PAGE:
Five ancient tales of flying creatures both fearsome and enchanting come to life via the dancers, acrobats, and aerialists of the Cabiri performance troupe in their sixth-annual Halloween cabaret Beneath a Wing-Darkened Sky, an evening of elegant dessert theater from October 19-28, 2012 at Youngstown Cultural Arts Center in West Seattle.
Each feathery, frightening vignette in this year’s production will feature the work of different guest choreographers including Cyrus Khambatta (Khambatta Dance), Matt Henley, Erin Simons and Susan Bienczycka and original music by Seattle-based musician and composer Vasilis J. Fotopolous. Beneath a Wing-Darkened Sky will also be the debut performance of new Cabiri troupe members Eric Esteb (5th Avenue Theatre, Seattle Opera, Ballet Bellevue), Jody Poth, and Kiplinn Sagmiller (Sapience Dance Collective).
Founder and Artistic Director John Murphy is passionate about his organization’s use of non-traditional theatrical arts to depict tales from ancient mythology, a craft they have honed in the Pacific Northwest since 1998. “We refer to our genre as ‘performative mythology.’ We take obscure academic works and bring them to life in an incredibly accessible way on stage. The acrobats, aerialists, and dancers of the Cabiri are incredibly adept at depicting these larger-than-life, archetypal tales with passion and inspiration.”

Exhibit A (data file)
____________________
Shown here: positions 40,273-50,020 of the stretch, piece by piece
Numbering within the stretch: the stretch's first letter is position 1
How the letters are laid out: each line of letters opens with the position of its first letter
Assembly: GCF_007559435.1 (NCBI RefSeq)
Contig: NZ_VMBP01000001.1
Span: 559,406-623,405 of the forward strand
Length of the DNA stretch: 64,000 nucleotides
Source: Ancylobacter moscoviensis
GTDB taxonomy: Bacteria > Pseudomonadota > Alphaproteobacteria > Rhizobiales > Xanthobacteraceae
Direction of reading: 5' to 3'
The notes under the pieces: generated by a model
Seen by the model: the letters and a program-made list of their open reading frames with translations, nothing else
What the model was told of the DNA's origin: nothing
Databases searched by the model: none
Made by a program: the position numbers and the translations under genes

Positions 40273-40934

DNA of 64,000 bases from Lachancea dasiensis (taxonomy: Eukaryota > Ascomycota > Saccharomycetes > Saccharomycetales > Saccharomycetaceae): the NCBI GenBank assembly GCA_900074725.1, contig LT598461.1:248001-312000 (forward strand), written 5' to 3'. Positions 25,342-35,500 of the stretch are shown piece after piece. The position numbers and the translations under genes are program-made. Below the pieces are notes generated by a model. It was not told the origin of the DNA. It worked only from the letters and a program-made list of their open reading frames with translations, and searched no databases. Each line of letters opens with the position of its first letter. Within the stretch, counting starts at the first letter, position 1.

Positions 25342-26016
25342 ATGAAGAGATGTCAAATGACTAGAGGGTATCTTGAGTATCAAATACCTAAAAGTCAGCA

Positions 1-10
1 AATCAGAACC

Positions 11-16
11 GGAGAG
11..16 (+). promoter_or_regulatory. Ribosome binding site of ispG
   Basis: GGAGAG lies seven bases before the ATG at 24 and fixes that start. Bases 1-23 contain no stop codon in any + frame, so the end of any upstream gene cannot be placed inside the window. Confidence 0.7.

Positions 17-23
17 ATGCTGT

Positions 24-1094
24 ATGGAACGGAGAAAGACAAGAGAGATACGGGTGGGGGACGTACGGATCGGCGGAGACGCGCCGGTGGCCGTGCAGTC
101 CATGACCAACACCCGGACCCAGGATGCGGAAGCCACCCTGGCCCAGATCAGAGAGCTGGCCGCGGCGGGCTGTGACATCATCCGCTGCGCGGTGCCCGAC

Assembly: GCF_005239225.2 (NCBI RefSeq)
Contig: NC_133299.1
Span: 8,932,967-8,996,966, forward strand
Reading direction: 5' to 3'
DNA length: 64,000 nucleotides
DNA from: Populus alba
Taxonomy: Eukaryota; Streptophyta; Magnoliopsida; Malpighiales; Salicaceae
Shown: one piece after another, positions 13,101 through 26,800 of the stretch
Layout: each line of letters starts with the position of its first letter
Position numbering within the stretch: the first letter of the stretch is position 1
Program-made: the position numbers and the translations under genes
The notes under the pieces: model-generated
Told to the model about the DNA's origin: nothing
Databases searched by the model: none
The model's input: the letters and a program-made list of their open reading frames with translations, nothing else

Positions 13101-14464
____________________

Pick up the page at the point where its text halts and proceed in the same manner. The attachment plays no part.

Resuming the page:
Price of admission includes dessert from local bakeries and a variety of seating options are available including VIP seating, Premier seating and single tickets, and range in price from $35 to $100. Beverages will be available for purchase at all evening shows, including spirits for those of legal age. Due to mature subject matter, guests under 16 years of age will not be admitted. Attendees are advised to purchase tickets early as this annual event always sells out.
The Anunnaki Project is an independent, non-profit arts and educational organization based in Seattle, Washington. The organization celebrated its 10-year anniversary in 2009 and specializes in “performative mythology,” depiction of myths and stories from cultures that have passed into antiquity via physical theater, dance, and circus arts. The organization receives support for its work from a variety of public and private entities including Seattle Foundation, City of Seattle, King County 4Culture and Lucky7 Foundation. Visit www.cabiri.org and www.anunnaki.org for more information.
Photo credit: The Cabiri, Willamette PhotoArts Guild